Difference between revisions of "Linux File System"

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m (File System Hierarchy moved to Linux File System: its actually the Linux Filesystem Hierarchy but just Linux Filoe System makes more sense as it will also cover directories not in the LFH)
(No difference)

Revision as of 19:04, 9 March 2011

Linux File System

One of the joys of working with Linux/Unix is the regularity of the file system between machines. This has evolved alongside Unix and is now formalized in Linux as the Fileisystem Hierarchy Standard. It is maintained by the Linux Foundation and most distro's follow it, though they tend not to follow it completely. It is derived from the File System.

Standard Directories

The root or base directory, not to be confused with /root. This sits at the top of the tree and contains all the other folders --- Hence why /root begins with a /.
This contains the essential user binaries needed for single user mode (a.k.a Recovery mode). i.e. The programs you needed to get a broken system fixed. As well as the basic command line features such as ls and cp, it contains shells such as Bash, file, text and system manipulation utilities like kill,grep, " chmod, compression programs like gzip and some basic network utilities .

/boot ; boot loader files
contains the kernel etc. Very important but there is not much to do here except change grub settings and occasionally clean up old kernel versions. Sometimes, especially on older systems, it is on separate partition that can fill up and overflow, with strange and difficult to track down results.
True to the Everything is a File philosophy this is a way of representing all sytem devices as files. For example a CD player will show up as /dev/cdrom. This also contains special devices such as /dev/null the 'bit bucket' or black hole of Unix. Other examples include /dev/random and /dev/zero, for when you want a handy source of randomness or zeroes.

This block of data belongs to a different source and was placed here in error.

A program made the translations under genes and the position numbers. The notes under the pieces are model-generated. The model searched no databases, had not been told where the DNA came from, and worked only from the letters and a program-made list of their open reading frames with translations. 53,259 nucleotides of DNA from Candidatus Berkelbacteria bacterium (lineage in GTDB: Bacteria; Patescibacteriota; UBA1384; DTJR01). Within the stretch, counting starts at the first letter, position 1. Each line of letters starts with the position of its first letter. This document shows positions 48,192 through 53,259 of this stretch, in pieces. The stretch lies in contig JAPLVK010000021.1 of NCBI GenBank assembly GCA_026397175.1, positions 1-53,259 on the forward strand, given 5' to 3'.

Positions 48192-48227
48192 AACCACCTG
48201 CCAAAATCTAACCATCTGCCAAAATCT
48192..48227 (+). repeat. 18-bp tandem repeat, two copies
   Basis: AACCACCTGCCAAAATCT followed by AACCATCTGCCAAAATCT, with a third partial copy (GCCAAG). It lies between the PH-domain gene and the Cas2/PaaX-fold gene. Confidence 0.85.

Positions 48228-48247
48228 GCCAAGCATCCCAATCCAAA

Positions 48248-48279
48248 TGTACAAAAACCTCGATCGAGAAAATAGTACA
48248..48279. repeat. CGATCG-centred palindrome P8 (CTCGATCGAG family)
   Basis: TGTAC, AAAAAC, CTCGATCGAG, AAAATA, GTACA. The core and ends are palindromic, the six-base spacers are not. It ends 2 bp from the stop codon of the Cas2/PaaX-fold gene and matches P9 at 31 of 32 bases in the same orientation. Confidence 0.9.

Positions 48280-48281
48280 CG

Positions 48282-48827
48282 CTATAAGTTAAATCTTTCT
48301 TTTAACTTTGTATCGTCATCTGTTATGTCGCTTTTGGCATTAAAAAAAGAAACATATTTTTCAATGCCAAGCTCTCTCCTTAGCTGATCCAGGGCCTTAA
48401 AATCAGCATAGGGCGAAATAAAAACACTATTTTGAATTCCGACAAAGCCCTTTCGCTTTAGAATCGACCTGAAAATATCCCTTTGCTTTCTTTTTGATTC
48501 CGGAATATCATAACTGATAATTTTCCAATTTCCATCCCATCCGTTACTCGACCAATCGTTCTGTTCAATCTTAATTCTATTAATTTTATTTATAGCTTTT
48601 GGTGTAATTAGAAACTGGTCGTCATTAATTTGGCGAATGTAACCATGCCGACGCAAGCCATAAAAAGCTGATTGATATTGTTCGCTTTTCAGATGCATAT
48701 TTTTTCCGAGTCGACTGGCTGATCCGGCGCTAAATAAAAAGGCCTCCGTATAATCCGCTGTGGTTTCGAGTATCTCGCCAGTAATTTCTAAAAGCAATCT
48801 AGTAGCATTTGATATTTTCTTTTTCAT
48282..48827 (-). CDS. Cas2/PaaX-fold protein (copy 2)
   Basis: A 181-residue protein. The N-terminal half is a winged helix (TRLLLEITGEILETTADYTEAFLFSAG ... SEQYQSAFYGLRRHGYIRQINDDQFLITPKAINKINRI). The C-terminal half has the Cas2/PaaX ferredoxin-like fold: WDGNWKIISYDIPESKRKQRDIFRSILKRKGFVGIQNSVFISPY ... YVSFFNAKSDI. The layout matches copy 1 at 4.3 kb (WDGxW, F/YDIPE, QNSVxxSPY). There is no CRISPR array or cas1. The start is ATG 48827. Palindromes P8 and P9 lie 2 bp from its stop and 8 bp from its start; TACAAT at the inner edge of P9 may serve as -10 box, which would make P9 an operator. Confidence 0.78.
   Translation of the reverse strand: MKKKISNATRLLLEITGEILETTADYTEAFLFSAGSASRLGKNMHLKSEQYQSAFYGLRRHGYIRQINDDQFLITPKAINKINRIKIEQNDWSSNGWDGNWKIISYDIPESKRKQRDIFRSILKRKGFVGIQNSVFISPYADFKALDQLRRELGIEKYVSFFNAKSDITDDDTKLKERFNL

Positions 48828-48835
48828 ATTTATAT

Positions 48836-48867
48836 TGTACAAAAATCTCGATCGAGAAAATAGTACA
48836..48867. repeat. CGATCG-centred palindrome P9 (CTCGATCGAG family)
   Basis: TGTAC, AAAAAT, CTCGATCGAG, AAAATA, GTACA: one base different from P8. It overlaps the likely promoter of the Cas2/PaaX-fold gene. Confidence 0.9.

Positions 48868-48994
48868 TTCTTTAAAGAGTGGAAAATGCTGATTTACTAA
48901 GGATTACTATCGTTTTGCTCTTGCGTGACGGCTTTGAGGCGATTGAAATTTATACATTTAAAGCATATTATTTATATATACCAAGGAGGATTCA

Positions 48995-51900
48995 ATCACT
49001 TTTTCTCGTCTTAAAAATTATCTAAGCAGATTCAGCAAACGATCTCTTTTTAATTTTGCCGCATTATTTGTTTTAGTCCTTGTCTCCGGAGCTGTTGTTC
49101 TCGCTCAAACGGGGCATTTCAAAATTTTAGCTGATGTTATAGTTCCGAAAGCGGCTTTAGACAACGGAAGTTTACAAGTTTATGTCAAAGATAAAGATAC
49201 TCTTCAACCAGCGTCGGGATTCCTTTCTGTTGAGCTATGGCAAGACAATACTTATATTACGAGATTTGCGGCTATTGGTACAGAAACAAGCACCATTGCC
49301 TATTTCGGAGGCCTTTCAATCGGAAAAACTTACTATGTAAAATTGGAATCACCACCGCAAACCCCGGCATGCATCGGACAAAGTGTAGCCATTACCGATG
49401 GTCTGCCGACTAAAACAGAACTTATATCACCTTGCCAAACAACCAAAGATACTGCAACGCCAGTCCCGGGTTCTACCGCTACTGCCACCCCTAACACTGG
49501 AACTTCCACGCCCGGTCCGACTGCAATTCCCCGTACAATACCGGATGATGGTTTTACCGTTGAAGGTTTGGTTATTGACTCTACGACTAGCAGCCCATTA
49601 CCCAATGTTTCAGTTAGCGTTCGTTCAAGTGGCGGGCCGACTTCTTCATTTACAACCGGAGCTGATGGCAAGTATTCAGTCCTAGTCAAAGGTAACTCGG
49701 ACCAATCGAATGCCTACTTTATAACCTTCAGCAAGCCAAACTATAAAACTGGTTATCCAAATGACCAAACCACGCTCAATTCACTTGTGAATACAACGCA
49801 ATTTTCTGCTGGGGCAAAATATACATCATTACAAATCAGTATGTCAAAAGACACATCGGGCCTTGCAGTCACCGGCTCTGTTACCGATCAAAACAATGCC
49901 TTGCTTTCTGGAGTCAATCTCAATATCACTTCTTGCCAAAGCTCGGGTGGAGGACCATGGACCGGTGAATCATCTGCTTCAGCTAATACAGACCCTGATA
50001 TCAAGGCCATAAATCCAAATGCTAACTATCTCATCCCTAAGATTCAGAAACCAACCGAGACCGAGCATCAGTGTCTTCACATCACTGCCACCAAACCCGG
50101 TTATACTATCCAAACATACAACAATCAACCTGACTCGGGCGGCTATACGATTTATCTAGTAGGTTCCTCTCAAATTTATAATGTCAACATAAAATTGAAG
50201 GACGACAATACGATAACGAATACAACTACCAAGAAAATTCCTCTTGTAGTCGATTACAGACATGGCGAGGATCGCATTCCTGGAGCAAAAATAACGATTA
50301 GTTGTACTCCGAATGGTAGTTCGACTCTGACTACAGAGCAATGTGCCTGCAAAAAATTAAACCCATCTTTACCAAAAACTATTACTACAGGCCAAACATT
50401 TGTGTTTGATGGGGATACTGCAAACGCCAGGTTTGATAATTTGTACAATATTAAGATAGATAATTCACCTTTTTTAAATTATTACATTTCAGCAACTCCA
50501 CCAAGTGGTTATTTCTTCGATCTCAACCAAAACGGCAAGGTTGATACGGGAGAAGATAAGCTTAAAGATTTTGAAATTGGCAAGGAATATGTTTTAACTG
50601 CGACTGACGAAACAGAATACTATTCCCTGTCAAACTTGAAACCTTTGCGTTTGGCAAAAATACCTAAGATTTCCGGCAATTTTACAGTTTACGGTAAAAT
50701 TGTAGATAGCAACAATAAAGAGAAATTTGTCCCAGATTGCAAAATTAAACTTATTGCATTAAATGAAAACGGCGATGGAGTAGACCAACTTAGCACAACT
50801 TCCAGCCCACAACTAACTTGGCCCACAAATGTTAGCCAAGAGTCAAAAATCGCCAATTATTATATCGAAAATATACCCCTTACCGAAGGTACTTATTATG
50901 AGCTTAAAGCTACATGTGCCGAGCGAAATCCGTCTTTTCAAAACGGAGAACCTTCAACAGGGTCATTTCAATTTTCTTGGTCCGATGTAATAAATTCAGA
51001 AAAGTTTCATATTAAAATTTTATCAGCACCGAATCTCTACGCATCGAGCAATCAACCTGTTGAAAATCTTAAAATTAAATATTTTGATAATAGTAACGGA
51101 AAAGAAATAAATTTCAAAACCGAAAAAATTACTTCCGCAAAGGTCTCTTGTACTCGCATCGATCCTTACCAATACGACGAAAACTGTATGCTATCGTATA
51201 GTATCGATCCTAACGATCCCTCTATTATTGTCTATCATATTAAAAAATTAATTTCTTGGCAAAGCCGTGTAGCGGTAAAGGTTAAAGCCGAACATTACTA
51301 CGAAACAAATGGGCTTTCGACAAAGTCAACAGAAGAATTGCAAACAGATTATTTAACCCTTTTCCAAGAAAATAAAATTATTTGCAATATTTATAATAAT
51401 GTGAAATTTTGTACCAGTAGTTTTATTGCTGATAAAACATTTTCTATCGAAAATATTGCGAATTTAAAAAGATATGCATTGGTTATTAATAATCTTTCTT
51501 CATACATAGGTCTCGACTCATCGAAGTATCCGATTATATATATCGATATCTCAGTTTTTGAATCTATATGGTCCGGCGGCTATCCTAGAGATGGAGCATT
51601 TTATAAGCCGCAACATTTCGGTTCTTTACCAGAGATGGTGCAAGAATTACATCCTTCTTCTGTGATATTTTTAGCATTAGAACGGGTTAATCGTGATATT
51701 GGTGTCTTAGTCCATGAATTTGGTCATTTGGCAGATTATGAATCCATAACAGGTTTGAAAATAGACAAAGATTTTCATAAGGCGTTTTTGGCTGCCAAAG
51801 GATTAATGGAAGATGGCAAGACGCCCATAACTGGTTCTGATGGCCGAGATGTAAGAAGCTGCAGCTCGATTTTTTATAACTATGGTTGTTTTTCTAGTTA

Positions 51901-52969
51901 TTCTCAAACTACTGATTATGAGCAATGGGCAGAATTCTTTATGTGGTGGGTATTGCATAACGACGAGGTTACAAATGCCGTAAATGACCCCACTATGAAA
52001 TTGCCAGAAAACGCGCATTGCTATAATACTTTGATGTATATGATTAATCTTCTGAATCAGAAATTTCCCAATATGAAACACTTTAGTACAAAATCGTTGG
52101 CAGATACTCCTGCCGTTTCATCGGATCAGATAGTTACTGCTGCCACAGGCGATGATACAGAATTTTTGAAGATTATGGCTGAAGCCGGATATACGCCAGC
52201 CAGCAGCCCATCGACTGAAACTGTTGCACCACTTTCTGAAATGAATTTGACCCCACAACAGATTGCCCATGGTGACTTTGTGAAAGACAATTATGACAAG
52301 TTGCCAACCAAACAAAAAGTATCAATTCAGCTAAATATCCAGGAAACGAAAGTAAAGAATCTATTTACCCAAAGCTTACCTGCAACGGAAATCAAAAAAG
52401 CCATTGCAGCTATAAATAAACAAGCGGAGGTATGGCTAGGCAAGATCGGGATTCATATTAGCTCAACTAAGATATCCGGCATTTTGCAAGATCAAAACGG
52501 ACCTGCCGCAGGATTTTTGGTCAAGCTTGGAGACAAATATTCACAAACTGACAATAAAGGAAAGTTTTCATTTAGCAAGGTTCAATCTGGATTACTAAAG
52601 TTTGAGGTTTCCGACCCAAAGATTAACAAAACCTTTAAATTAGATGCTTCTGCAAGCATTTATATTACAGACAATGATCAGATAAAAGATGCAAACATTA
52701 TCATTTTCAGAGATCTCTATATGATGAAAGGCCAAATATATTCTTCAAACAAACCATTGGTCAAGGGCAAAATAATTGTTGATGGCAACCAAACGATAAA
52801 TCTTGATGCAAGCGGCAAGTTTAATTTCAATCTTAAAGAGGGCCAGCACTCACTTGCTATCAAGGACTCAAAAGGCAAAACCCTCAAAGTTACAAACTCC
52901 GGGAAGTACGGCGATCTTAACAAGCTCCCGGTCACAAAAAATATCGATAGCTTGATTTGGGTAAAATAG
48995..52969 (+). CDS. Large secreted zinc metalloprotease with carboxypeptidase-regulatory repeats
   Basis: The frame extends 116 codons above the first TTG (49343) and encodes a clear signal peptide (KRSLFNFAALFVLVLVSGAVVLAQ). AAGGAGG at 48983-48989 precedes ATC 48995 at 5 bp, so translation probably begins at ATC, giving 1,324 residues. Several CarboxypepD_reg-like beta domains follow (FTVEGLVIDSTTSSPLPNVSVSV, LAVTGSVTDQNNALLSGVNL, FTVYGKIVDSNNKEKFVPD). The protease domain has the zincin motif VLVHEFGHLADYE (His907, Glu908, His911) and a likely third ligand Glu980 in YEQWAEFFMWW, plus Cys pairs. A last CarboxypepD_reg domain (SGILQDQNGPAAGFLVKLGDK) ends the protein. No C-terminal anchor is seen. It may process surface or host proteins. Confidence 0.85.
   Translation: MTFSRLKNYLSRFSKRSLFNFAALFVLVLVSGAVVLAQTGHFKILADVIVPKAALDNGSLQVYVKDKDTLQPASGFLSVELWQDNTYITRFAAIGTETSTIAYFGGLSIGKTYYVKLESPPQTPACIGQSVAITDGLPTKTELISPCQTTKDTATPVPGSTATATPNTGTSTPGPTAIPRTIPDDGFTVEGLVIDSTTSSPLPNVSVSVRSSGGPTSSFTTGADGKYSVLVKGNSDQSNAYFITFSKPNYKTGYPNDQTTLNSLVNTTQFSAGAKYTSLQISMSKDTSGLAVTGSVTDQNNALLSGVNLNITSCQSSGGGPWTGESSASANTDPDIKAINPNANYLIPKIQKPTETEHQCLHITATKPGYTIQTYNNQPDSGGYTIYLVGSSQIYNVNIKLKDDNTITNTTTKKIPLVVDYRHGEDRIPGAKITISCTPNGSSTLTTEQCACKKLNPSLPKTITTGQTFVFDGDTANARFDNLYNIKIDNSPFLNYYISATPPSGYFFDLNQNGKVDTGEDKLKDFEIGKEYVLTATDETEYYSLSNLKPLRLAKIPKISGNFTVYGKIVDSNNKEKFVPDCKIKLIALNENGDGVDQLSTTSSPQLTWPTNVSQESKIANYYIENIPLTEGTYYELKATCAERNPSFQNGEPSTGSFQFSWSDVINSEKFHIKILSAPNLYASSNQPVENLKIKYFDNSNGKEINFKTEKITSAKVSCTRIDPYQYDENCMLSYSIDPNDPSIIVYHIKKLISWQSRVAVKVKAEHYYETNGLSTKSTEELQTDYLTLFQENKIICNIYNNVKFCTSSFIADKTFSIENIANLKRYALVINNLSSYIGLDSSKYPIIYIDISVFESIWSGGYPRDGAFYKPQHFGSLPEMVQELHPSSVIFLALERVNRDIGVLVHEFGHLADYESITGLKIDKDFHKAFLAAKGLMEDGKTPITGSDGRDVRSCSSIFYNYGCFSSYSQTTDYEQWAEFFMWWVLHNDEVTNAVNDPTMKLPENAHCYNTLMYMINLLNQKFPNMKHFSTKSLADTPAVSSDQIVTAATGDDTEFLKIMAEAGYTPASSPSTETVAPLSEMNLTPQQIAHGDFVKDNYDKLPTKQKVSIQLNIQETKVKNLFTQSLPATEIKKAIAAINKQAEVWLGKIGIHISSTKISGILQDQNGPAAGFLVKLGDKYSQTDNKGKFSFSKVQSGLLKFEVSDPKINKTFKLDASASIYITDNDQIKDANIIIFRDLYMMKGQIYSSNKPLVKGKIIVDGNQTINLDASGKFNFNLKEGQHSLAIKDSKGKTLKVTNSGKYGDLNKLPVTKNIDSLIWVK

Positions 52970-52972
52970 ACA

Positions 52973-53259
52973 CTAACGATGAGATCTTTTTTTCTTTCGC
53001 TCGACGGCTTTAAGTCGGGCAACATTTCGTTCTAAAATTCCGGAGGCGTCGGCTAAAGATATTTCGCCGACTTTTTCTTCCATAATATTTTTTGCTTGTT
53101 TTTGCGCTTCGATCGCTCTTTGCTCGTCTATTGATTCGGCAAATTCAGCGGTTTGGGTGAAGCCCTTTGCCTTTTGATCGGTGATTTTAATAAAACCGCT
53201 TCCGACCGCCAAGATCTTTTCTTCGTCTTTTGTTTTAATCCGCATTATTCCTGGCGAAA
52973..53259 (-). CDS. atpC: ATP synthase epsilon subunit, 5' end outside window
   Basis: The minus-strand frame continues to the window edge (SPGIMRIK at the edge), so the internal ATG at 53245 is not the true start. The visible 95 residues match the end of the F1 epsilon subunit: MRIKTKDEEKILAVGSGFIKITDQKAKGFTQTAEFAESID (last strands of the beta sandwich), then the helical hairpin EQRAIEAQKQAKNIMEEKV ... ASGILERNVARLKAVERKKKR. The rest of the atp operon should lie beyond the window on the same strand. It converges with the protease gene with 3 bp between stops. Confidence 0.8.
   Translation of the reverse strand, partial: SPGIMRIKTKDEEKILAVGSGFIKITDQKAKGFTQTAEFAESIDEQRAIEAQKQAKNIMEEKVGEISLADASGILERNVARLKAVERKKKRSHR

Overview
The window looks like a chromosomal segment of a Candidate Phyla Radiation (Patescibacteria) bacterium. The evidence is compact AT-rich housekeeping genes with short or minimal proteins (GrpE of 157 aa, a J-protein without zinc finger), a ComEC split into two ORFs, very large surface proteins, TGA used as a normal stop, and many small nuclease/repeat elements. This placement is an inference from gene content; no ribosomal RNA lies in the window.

System wide configuration files. e.g. /etc/hostname which contains the systems hostname. As well as the files that contain system configuration files like /etc/networkor/etc/passwd, daemons/server software such as Apache or Samba store their configuration files here. User programs also store some of their configuration files here -- those that relate to system-wide defaults. Of particular note are the /etc/init.dand /etc/rc0.d to /etc/rc6.d directories, these control the startup and shutdown process. /etc/init.d contains scripts that can be used to stop and start different parts of the system such as networking and the different daemons installed (a daemon is a program that run in the background without user intervention these range from webservers to the log daemon.